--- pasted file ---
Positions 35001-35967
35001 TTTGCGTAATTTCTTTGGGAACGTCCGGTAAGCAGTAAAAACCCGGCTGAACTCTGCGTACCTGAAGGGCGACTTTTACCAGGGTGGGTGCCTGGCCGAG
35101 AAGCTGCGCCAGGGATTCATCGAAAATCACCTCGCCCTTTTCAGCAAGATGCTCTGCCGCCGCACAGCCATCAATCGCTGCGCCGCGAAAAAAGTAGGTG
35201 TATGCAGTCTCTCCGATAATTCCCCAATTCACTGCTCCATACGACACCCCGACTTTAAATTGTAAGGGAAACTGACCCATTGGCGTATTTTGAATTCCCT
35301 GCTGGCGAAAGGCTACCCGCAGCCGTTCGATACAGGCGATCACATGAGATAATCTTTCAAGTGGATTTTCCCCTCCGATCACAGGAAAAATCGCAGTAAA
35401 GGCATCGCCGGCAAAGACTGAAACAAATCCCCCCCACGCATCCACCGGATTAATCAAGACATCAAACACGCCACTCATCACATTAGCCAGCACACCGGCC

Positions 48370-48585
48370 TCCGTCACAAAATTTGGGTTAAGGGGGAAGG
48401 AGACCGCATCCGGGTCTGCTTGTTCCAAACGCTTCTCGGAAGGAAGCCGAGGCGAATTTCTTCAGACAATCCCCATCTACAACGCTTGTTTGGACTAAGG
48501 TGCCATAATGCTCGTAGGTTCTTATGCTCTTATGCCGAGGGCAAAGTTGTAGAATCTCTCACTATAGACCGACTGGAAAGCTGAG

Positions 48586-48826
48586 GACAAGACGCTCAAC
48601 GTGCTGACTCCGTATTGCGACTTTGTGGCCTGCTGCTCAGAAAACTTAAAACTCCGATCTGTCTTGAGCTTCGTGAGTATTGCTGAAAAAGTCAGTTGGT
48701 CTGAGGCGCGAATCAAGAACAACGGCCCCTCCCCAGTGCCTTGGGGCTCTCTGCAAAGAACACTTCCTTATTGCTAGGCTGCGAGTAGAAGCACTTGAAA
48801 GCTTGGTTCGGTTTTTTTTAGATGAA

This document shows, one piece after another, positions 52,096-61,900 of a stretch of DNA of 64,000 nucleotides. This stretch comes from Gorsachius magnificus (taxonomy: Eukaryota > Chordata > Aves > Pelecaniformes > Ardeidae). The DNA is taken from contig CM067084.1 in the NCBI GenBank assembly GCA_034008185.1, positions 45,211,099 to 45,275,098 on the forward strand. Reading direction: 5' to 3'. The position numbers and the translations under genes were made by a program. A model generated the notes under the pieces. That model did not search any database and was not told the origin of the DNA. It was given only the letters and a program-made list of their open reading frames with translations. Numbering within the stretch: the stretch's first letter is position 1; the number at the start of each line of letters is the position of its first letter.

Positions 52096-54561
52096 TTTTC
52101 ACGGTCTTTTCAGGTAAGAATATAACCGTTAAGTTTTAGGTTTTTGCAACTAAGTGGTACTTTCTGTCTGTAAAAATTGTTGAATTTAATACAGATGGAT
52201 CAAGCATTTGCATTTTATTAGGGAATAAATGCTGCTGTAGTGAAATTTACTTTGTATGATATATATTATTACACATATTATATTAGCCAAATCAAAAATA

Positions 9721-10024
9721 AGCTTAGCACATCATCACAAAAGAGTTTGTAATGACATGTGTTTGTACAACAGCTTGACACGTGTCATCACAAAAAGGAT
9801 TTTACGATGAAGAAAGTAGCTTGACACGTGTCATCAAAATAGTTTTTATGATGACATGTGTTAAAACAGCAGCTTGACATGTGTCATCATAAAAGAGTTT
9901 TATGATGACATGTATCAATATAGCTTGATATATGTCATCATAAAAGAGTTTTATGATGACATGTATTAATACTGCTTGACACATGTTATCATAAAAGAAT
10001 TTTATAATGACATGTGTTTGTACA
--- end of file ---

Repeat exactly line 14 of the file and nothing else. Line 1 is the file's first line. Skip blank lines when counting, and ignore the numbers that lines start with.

48701 CTGAGGCGCGAATCAAGAACAACGGCCCCTCCCCAGTGCCTTGGGGCTCTCTGCAAAGAACACTTCCTTATTGCTAGGCTGCGAGTAGAAGCACTTGAAA